The time when they were less so is easily remembered. Jack London’s collected stories were the pleasure of the discriminating long before The Call of the Wild added impetus to their sale. It was Plain Tales and its successors that beat out a path for Kim, not the other way round. Katherine Mansfield — but why multiply examples? Shifts in the relative accessibility of books and magazines explain in part the present attitude, but only in part. An explanation more comprehensive even if also more dismal is provided by the perusal of a halfdozen stories from The Day’s Work or Xingu or Tower of Sand or The Casuarina Tree, and then of some successive half-dozen from the pen of almost any popular writer of the moment. What constitutes a publisher’s risk, the perusal would seem to show, is not volumes of stories all by one author but volumes of bad stories all by one author; by an author more often than not with but a single string to his bow, and that the string of a particular occupation or preoccupation — baseball or incest, antiques or sharecropping. A reviewer of Meridel Le Sueur’s recent offering, a friendly reviewer emphasizing her merits, yet cannot avoid at last a blunt admission: ‘One lethal weakness. Her stories are so identical in pitch, structure, emotion and diction that I find it impossible to remember one story as against another. . . . The same tone held too long can sound toneless.’ The same tone held too long must sound toneless. It has no recourse till ears shall have changed their structure.

But to say that stories fall off in merit because their writers, intrinsically able, play only on one string is to state an effect as though it were a cause. That playing on one string, or rather that all too frequent reduction to one string of what at first sounded orchestral tones, has somewhere causes of its own. In seeking them we are not, remember, accounting for born mediocrity. That we have always with us, and always there is a place for it, a useful place. What we are examining here is neither mediocrity nor genius; it is instead the present Gadarene rush of talent down the slope to unimportance or extinguishment. Why, for example, did the fine clarity of Edith Wharton’s short fiction continue till age gave ample reason for cessation, and why is Katharine Brush, unquestionably gifted, already all but silent in the form which has contained her loveliest work? ‘ Fox Hunt ‘ sticks to memory like a burr — why, then, should ‘Pantaloon in Black,’ chock-full of Faulkner’s accustomed violences, so soon go dim? Who is doing what to our present generation of talented story writers?

The first suspects, of course, are editors. Given the opportunity, plenty of would-be contributors could point out to them where and how they stifle talent and in particular one talent, and where stories are to be found better than those they publish. Once in some thousands of times, too, the point-outer might be right, but hardly more than once. Unrecognized talent, if it exists in the United States today, must be rarer than dinosaur tracks. That it is searched for as if by divining rod is evidenced by the inducements pouring out from editorial offices. Special mention of ‘first’ stories, special offers to new writers, prizes for given word lengths, age groups, occupations — in all these fashions, and in others, the still unpublished are coaxed toward publication. Editors may be called on to answer for other crimes, but not for slothfulness in the pursuit of talent.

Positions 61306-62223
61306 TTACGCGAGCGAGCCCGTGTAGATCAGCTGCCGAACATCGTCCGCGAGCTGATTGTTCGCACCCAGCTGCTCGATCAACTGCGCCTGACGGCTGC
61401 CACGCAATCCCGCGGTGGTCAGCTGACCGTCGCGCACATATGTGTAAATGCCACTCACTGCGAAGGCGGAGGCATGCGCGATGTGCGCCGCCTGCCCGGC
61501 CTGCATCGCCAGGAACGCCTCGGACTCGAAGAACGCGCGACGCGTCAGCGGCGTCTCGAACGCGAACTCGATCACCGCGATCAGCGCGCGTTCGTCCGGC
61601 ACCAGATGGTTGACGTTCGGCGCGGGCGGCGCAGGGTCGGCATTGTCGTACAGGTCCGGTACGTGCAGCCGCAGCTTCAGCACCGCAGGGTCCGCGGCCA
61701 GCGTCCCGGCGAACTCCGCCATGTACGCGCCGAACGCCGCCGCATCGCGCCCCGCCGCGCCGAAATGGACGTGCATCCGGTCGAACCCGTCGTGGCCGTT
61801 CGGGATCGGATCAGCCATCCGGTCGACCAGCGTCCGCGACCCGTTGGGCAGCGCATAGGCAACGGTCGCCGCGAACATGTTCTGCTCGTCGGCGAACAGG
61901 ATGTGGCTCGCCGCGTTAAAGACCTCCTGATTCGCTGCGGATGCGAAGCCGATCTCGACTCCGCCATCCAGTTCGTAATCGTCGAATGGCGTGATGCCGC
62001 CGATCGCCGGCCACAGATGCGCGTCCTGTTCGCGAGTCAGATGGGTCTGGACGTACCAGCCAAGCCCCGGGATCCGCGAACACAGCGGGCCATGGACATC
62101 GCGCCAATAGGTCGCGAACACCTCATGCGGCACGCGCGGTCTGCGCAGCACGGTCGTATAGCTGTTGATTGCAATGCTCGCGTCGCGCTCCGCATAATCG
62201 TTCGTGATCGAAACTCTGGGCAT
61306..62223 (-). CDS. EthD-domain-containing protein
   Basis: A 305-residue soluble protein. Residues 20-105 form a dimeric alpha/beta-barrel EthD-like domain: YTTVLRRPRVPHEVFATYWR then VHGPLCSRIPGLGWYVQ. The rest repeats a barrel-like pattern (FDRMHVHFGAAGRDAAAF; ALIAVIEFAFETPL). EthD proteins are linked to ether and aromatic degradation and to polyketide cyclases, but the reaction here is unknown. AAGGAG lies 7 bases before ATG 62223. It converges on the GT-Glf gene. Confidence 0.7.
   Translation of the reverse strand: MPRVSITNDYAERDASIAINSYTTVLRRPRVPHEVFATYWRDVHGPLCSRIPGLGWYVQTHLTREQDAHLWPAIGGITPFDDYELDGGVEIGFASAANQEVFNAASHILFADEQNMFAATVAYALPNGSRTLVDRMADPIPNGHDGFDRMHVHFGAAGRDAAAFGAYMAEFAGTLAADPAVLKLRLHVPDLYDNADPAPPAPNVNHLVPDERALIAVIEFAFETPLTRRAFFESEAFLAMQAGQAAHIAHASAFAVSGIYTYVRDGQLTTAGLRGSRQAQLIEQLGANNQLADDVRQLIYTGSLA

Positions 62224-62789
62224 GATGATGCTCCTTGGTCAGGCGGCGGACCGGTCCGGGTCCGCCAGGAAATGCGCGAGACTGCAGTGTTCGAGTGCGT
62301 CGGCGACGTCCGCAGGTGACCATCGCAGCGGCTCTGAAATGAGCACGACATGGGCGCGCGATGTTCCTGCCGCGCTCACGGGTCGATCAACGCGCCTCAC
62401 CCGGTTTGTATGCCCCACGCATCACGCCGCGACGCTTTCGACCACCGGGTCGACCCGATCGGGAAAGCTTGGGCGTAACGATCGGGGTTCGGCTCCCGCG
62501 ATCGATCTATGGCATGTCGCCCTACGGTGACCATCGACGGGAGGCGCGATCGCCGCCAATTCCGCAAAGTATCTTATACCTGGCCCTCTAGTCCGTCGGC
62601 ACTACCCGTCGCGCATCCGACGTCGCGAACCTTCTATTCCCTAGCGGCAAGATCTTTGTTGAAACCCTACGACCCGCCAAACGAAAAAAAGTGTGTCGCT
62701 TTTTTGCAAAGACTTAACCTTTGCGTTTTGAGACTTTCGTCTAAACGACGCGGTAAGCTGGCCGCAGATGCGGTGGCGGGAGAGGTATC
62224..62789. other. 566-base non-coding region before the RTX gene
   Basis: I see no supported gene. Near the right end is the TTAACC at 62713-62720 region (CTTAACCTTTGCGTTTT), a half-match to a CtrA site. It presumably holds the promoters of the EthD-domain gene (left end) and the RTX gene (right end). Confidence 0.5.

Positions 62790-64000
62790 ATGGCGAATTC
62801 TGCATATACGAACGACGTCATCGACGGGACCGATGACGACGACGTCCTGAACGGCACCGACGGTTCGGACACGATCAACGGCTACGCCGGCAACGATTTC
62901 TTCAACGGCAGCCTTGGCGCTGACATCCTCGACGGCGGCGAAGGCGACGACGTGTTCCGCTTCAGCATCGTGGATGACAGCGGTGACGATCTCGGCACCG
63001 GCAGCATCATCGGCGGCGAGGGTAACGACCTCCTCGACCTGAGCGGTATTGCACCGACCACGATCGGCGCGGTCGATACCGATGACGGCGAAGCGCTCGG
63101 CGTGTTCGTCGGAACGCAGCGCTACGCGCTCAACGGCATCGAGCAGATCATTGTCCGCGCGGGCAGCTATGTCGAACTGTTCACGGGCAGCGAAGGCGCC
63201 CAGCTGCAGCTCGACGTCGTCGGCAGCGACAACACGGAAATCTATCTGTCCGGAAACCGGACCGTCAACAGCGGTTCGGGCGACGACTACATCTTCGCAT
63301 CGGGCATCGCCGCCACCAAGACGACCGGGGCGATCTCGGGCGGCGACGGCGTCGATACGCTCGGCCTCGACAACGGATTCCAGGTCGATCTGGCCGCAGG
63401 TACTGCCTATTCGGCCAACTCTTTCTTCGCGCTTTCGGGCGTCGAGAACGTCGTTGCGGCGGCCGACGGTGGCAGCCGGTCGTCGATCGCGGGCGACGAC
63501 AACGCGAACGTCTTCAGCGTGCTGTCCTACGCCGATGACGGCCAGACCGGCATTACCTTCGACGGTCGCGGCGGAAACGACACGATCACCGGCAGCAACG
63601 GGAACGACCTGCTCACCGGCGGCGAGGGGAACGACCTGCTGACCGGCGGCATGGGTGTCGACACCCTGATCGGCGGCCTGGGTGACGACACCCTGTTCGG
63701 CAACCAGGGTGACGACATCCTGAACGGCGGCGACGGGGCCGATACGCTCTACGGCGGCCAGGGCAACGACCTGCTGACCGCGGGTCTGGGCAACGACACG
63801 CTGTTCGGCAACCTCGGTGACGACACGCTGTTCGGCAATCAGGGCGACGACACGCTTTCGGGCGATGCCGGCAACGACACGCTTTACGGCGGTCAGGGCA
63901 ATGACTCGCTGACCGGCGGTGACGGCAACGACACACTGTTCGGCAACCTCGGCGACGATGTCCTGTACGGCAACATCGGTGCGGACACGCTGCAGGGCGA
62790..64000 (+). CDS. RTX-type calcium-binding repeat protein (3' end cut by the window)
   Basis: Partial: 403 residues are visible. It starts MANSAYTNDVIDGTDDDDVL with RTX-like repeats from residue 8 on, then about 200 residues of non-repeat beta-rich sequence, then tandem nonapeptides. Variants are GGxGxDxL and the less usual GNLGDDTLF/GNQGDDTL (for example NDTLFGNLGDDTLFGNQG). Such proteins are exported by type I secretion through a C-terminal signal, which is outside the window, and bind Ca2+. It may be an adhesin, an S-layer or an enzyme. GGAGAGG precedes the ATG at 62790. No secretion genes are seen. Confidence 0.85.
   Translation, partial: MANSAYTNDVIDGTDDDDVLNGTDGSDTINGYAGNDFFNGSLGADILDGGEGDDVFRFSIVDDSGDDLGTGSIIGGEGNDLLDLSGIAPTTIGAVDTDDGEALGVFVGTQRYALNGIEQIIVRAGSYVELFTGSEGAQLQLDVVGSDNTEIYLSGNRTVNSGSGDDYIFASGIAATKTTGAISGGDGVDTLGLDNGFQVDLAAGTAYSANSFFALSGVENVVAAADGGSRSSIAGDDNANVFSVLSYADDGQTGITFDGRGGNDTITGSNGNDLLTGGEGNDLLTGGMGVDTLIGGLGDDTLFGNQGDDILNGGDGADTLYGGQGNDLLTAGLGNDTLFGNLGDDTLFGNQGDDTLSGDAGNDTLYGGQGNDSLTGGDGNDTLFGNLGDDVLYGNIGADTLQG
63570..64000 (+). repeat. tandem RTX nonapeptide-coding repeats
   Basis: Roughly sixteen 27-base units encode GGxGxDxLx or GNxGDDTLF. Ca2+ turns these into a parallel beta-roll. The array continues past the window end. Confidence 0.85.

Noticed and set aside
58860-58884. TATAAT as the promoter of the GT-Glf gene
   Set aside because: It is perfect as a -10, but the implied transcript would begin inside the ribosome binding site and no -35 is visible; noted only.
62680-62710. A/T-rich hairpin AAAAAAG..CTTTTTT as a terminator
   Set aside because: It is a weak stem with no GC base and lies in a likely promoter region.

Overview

Whether the methods of that pursuit are those best fitted to the end in view is, of course, another question. Up to a point, undoubtedly they are. The novice receiving payment and publicity for one story will hurry on to another. That he will hurry on to a better is less sure. Relation between the early unhusking of writing ability and its final ripening has had as yet no measure, but the graph which will some day show that relation must be already a subject, of editorial nightmares. For while it is true that now and then a fine story is sparked off from inexperience, it is still truer that lasting merit serves usually a long apprenticeship — so much truer that, were any magazine to display on its masthead the legend ‘We publish no stories by writers of less than five years’ proved practice,’ it would be assured of at least one standing subscription.

But if pressure on beginners is overheavy, it is not so through editorial caprice or even through misjudgment. Editors themselves are facing an unprecedented dilemma which they must meet as best they can. The nature of it is set forth — though, strangely enough, in terms of gratulation — in a recent, article by Mr. Frederick Lewis Allen: ‘Fifty years ago there was not a single magazine in the United States with a circulation of a million. Now there are twenty-six. . . . European magazines famous for their high quality have had tiny audiences.’

From zero to twenty-six inside of fifty years — in any field it would be a staggering growth. It is the more staggering in this one when we recall that the greater part of the growth belongs to the later half of the period, that magazines have increased in bulk as well as in subscription lists, and that the number of magazines printed calls for multiplication by two or three to approximate the number of readers. Even allowing for three times as many readers per copy for an old-time Scribner’s or Century, still the enlargement of the reading group has been dizzyingly rapid. That its taste, its standards, can have grown as fast is a utopian dream.